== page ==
Love them or not, a recent European court decision could lead to an influx of low cost mimics of the iconic CROCS footwear style.

The General Court of the European Union (GC) has ruled that because of prior disclosure by the company, Crocs Inc's registered Community design for its famous boat shoe style (the RCD), was invalid, meaning that Crocs may face a significant struggle in preventing third party look-a-likes.

Generally, a design must be novel at the filing date of the application but, in many jurisdictions, the designer is afforded a grace period whereby disclosures in the year prior to the filing date by the designer will be disregarded for the purposes of assessing novelty. Therefore, a design can still be registered even where the applicant has disclosed the design during the grace period.

However, if the application is made after this grace period has expired (i.e. after 12 months from the disclosure), the design will be vulnerable to the objection that it lacks novelty – unless the applicant is able to claim priority from an earlier and identical design registered in another jurisdiction.

The issues

Crocs' RCD claimed a priority date of 28 May 2004 from a US design; therefore, taking into account the grace period, any qualifying disclosure of the design before 28 May 2003 could have invalidated its registration.

The GC had to decide whether the following points surrounding Crocs' disclosure of the design of its shoe constituted a novelty-busting disclosure:

  • publication of the design on its own website in 2002
  • exhibition of the shoe at the Fort Lauderdale International Boat Show in 2002
  • sale of shoes through a distribution network in the USA from 2002.

The GC also had to decide whether Crocs could rely on an exception to the general rule, namely, if Crocs could demonstrate that the prior disclosure of the design could not reasonably have become known in the normal course of business to the circles specialised in the sector concerned who are operating within the European Union.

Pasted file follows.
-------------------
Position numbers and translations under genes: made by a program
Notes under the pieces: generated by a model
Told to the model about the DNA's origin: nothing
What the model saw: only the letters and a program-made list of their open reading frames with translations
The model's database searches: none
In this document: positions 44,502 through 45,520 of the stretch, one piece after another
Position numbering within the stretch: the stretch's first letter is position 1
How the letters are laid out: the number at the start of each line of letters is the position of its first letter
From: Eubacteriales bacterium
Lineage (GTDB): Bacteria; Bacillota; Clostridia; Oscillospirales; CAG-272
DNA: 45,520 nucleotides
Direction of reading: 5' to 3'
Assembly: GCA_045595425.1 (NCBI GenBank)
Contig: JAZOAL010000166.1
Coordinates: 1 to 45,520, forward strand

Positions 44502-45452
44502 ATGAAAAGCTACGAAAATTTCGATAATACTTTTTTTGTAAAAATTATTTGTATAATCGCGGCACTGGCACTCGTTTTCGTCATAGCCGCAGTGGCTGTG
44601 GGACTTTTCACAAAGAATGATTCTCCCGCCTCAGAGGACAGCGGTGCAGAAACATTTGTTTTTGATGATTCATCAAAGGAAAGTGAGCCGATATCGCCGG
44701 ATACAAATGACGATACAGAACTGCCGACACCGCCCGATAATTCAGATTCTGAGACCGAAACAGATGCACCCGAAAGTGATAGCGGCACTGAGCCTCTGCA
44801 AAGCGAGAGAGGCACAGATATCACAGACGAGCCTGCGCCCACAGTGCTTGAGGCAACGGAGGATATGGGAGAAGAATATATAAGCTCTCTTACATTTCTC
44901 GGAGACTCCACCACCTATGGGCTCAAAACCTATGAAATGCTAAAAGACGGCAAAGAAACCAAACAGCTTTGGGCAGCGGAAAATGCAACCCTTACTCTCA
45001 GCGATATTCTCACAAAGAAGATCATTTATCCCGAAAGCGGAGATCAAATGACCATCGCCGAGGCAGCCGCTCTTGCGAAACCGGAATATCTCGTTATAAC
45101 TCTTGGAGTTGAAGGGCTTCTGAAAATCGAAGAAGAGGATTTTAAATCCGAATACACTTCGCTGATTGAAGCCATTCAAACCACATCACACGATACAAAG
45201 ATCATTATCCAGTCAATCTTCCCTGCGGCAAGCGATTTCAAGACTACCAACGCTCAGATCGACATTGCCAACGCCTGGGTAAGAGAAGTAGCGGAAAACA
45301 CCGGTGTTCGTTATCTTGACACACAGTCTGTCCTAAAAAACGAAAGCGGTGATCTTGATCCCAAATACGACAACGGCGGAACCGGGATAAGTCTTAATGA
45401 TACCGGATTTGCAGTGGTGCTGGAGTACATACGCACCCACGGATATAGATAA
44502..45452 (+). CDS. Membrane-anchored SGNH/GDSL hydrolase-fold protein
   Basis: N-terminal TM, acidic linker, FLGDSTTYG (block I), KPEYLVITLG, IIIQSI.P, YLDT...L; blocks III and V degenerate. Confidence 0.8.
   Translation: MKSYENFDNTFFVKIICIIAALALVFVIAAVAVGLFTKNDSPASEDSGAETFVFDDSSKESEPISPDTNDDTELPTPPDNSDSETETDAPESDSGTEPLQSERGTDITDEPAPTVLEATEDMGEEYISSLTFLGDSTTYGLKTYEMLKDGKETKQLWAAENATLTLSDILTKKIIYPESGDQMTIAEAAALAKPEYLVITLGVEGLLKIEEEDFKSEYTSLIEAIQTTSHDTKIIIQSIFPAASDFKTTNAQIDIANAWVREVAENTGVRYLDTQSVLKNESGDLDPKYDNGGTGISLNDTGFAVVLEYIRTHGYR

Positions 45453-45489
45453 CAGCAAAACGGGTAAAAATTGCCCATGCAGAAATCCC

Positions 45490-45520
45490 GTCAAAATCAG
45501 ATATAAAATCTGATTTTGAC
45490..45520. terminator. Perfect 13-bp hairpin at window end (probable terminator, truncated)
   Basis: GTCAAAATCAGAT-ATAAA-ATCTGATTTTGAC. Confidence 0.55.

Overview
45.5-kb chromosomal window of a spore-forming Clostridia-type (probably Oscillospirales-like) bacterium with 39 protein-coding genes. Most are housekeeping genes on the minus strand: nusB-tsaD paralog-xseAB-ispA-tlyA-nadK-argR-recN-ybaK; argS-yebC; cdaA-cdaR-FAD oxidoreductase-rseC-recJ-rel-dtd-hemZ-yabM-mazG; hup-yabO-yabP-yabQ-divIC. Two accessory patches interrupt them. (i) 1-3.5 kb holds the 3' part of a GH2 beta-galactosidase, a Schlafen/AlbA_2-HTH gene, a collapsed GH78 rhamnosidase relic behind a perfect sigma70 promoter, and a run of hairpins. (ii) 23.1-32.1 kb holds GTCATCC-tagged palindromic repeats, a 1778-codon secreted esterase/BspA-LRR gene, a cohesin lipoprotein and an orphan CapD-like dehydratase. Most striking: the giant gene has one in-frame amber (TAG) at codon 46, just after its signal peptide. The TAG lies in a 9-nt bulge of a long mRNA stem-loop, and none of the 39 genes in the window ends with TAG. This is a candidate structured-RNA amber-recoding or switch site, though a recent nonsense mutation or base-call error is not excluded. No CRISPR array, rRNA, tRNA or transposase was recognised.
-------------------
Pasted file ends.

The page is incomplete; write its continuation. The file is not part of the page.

Crocs claimed that any prior disclosure by it had been limited to the USA and that, to the extent it was disclosed to circles specialised within the European Union, such disclosure had not been sufficient to prevent Crocs from relying on the grace period and priority date.

Decision

The GC noted that Crocs' website was not restricted to US users and ruled that, due to the substantial influence of the American footwear industry on trends within the UK, it would be unlikely that the successful emergence of Crocs' shoes in the USA in 2002 would have gone unnoticed by manufacturers within the EU.

It also rejected Crocs' argument that the disclosure had to be widespread in order for it to be prevented it from relying upon the defence. The GC ruled that that there is no quantitative minimum threshold of prior disclosure that needed to be exceeded.

Accordingly, the GC ruled that Crocs' acts constituted prior disclosure of the design and the registration should therefore be declared invalid as lacking novelty.

Comment

The decision reinforces the importance of registering all relevant designs before either taking a product to market or otherwise disclosing the design.

Given the international reach of the Internet and the ease of overseas travel, the safest approach would be to register the design before disclosure, rather than rely on an argument that the disclosure was not to relevant specialist circles from within the EU, as it seems that the prior disclosure exemption will be narrowly interpreted.

Where a grace period is afforded to potential applicants (to allow them to test their designs with the public), care should be taken to record the date of any disclosures of the design, so that they can ensure the application for protection is filed within such period.

The cost of registering a design in the UK and EU is comparatively inexpensive compared to the anticipated outlay for other registered rights e.g. trade marks and patents. Moreover, discounts are available for multiple filings at both the UK and European intellectual property offices.

Design registration is a powerful long lasting right (up to 25 years with renewals) and its low cost makes this form of protection accessible to all – whether they be cash-strapped designers or start-ups through to FMCG multinational manufacturers regularly launching new products.